ating. It takes a moment. And then there are the strange events.
The eye is drawn to a large fireball shooting across the sky. I
can’t help imagining what people thought in the distant past w-
hen they saw these things. There are the fireballs, stranger t-
han strange, and then there are the lesser meteors. These, like
the satellites, can be spotted frequently and are equally fasc-
inating. And then there are the planets, of course.
But, I prefer satellites above all else. They are the ones that
do weird things. Fireballs are shocking but burn out quickly in
wanton abandon. Shooting stars, as you might call them, are mo-
re precise. They usually come in groups, but, often times, burn
out quicker than the fireballs. Satellites linger as they fade
over the horizon. And, that takes a while.
Recently, in the past two weeks or so, I’ve seen bizarre things
with the satellites. The most interesting to me were a set of
twin satellites. One brighter than the other. Coasting along at
an equal distance and speed for about 30 seconds. But then, sl-
owly, their light faded away and they “disappeared”. They weren’t
at the horizon, but they were getting there. It happened two o-
ther times. Maybe a week before this scene I caught sight of a-
nother odd satellite. As I stood looking upright I noticed a s-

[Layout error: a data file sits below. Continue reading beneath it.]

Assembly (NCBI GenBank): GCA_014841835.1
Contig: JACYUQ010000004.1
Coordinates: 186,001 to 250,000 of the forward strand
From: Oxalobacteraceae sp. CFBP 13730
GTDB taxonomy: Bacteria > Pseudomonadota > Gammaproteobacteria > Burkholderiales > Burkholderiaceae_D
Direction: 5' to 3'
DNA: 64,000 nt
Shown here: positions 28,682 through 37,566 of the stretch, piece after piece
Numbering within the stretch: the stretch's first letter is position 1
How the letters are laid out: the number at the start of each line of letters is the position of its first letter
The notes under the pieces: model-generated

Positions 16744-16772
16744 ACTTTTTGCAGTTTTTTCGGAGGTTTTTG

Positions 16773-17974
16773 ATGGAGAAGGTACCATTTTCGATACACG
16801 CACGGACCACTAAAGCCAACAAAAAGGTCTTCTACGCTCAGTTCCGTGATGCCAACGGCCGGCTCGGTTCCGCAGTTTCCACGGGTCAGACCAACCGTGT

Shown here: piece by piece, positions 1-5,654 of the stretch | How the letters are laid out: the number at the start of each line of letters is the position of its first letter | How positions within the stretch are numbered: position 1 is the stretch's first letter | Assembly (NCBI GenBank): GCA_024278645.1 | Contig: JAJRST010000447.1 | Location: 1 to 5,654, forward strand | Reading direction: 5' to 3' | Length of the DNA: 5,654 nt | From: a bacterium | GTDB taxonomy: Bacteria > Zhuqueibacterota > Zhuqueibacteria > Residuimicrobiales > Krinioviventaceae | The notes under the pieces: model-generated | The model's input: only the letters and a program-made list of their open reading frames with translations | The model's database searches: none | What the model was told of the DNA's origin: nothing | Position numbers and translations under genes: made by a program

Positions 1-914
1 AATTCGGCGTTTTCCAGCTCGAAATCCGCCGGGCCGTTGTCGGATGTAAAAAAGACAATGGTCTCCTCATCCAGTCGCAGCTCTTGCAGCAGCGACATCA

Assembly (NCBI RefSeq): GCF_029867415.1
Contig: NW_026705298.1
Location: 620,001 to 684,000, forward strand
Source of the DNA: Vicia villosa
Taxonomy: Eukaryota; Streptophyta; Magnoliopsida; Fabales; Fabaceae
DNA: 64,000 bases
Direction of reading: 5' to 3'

omething in the corner of my eye and focused to see a small, b-
right dot moving across the sky. And then, quickly, the light
faded. And it wasn’t anywhere near the horizon. The same thing
happened again a few days later.
Perhaps these are obscured by clouds that I can’t see. It makes
sense, but they are travelling at a very high altitude so I wo-
nder if this is the case. It seems like the sort of thing that
happens with the fireballs, and shooting stars but slower. May-
be these “satellites” are asteroids slowly orbiting as they are
sucked into the Earth’s gravitational field. They fade because
they burn out as they pass into the atmosphere, like the others.
Whatever the cause, these are the most bizarre events I’ve wit-
nessed. But, spooky. Satellites, moving stars, are spooky, but
when they “go out” it ups the spooky ante.
It was on such a night that I walked around the cemetery liste-
ning to music. I had collected about 20 songs from various art-